Exceptional Airman earns volunteer award

  • Published
  • By Airman 1st Class Stephan Coleman
  • 81st Training Wing Public Affairs
Becoming an exceptional Airman can stem merely from the desire to be busy and involved. To one force management journeyman, excellence comes naturally.

Senior Airman Sharla Starks, 81st Force Support Squadron, was honored by the City of Biloxi as the military volunteer of the year recently, with a nearly endless list of base and community involvement.

"She has an unlimited drive," said Staff Sgt. Katrina Mitchell, 81st FSS noncommissioned officer in charge of force management. "She's always going for more; more challenges, more opportunities that will help build and mold her into the woman that she strives to be."

Starks, originally from California, joined the Air Force to find new challenges for herself, she said.

"When I was in High School I always thought it was something very grand, so I decided to pursue it," said Starks. "So far, I have learned a lot about myself, different cultures, and I have had some of the greatest experiences in life. Experiences that I cannot get anywhere else."

"The Air Force has made me a better person and I am thankful for it," she continued. "I am honored to be able to serve."

Her community involvement played a major part in her selection for promotion to senior airman below the zone last year, said Senior Master Sgt. Lisa Thomas, 81st FSS Manpower and Personnel Flight superintendent.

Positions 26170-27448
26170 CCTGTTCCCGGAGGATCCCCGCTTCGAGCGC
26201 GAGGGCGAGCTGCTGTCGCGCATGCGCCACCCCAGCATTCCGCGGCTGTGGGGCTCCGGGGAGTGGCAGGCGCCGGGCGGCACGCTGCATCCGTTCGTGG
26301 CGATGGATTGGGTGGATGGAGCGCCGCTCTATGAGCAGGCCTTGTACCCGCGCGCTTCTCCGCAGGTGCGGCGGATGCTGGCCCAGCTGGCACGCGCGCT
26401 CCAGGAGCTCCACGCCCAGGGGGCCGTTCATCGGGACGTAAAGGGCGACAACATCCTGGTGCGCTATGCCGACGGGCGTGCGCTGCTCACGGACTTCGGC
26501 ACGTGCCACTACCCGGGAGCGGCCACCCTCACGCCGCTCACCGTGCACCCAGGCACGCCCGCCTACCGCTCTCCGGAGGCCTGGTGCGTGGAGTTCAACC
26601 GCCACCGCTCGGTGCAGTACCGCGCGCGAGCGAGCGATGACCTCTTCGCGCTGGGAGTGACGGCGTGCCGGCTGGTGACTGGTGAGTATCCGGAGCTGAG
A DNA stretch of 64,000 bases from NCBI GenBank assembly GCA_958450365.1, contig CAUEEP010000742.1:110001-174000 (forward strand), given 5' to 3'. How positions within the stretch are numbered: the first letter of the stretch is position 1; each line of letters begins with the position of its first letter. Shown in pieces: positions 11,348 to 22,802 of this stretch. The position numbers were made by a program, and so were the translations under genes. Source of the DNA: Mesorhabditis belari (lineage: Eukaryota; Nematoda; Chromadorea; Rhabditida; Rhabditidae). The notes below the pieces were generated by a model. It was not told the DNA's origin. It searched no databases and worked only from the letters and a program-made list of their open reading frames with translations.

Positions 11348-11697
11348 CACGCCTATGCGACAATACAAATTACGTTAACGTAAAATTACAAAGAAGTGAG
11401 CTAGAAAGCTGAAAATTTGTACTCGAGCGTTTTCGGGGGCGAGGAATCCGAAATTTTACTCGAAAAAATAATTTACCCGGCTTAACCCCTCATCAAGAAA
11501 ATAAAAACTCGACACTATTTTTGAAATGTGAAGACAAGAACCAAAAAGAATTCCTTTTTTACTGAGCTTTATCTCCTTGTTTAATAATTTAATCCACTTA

Along with constant weekends at the Armed Forces Retirement Home and various homeless shelters, Starks is a certified Court Appointed Special Advocate for local children. After a year of waiting and 30 hours of training, a CASA act as guardians for children in foster homes.

"Some volunteer opportunities took some getting used to," said Starks. "But, when I heard about CASA I couldn't wait to be a part of it."

Starks is the base POC for the program, as well as the Keesler Toastmasters secretary. She is a trained victim advocate and frequent Airman Against Drunk Driving volunteer.

"She has willingness to put in the hard work it takes to make a difference on Keesler and in her community," Thomas added. "She seeks opportunities and devotes her down time to participate or complete specialized training in order to volunteer across numerous venues."

"Starks is multi-talented," Thomas added.

Starks's aptitude for variety isn't limited to the workplace or the community, either. She is an art major and plays the piano and the trumpet, said Thomas.

"Her artistic abilities make her unique," said Mitchell. "She has an eye for art, and she's always finding ways to perfect it."

It's understandable that a well-rounded Airman would be recognized by the city, but Starks said she was surprised.

"It's really an honor," she said. "I know I have my leadership to thank for any milestones I make this early in my career."